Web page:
Genetic variants associated with post-traumatic stress disorder (PTSD) ‘re-experiencing’ symptoms are identified in a large-scale genome-wide association study of US veterans published online this week in Nature Neuroscience. The study also highlights a potential link to a gene encoding a stress-hormone receptor.
Around 7% of adults experience PTSD in their lifetime, and prevalence is higher among combat veterans. The symptoms include hyperarousal, avoidance, and re-experiencing of a traumatic event, which can be disruptive to day-to-day life. However, not everyone that experiences trauma will develop the disorder, and predisposing factors, including genetics, affect PTSD risk.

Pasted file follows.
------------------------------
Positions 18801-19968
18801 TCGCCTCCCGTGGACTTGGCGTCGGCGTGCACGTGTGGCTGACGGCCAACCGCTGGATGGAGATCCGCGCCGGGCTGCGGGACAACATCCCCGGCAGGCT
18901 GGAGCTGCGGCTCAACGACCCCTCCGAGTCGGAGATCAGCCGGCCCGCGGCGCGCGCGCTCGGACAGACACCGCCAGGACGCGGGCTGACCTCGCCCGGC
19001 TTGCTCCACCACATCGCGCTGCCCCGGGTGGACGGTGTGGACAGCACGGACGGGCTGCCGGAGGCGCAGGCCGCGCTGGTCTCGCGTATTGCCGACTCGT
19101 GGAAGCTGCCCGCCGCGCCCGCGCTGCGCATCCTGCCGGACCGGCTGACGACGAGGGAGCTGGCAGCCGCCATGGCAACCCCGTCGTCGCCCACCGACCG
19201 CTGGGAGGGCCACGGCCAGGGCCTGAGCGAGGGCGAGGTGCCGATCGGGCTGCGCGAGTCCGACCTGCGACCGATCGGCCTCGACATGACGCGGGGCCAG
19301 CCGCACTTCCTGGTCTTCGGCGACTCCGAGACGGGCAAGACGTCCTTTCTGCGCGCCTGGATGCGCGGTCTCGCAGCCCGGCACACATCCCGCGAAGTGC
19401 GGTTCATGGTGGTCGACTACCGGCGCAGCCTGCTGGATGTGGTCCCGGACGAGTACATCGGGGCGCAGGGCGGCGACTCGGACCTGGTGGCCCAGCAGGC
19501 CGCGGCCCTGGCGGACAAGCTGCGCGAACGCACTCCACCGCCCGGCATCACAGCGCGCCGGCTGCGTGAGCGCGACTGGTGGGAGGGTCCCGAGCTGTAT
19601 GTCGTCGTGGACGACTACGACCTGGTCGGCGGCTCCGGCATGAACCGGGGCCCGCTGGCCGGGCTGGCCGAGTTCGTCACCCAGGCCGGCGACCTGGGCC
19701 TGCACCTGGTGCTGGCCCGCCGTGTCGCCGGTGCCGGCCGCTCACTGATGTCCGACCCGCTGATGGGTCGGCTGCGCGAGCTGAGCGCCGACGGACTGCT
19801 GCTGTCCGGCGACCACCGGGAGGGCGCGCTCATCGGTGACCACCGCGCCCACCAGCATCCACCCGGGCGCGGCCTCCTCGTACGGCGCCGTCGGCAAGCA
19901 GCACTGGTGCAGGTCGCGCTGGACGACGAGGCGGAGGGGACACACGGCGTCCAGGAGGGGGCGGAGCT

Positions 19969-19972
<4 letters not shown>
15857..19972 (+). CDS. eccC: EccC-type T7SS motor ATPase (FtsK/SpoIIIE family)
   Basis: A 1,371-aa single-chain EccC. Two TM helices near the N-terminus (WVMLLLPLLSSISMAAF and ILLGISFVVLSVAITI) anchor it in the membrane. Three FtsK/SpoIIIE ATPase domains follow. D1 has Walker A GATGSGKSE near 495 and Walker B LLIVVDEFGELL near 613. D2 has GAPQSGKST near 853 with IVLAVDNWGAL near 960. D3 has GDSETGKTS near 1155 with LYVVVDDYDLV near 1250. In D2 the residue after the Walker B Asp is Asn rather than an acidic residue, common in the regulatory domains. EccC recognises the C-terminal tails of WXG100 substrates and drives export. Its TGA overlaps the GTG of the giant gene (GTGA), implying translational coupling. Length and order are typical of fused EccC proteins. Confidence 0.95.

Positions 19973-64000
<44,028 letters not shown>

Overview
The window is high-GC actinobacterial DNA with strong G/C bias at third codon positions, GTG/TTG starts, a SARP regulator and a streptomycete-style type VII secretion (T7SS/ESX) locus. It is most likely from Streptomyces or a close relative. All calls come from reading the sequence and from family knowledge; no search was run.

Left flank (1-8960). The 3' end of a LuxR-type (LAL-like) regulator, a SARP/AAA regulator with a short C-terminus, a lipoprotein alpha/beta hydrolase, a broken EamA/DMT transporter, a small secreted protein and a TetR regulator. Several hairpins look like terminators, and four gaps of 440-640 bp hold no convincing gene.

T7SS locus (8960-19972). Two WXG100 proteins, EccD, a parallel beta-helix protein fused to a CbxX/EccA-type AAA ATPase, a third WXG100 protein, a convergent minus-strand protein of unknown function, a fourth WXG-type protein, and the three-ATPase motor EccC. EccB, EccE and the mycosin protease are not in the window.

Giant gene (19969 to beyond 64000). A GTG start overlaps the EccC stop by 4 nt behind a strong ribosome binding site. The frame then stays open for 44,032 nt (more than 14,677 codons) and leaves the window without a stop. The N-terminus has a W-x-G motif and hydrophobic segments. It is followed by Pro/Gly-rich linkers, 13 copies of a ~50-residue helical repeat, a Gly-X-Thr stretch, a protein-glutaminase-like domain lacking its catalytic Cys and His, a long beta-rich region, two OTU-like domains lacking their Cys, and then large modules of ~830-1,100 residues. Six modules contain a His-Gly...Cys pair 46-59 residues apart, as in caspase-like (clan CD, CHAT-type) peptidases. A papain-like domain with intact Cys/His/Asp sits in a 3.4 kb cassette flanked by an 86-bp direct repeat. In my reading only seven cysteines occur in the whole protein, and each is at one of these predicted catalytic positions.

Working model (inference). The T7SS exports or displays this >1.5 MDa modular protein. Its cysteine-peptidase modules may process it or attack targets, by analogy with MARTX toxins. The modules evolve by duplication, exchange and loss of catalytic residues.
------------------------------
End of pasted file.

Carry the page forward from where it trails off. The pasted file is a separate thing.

Joel Gelernter, Murray Stein and colleagues analysed data from 165,000 participants in the Million Veteran Program to examine genetic links to the PTSD symptom of re-experiencing trauma (for example, nightmares or flashbacks about a traumatic event). The authors identified eight genetic regions associated with PTSD. Among these, they also found a potential link with the corticotropin-releasing hormone receptor 1 (CRHR1) gene, which encodes a stress-hormone receptor. The authors note that although the study included subjects of both European and African ancestry, significant associations were only found in the European group, possibly due to a higher number of study participants.
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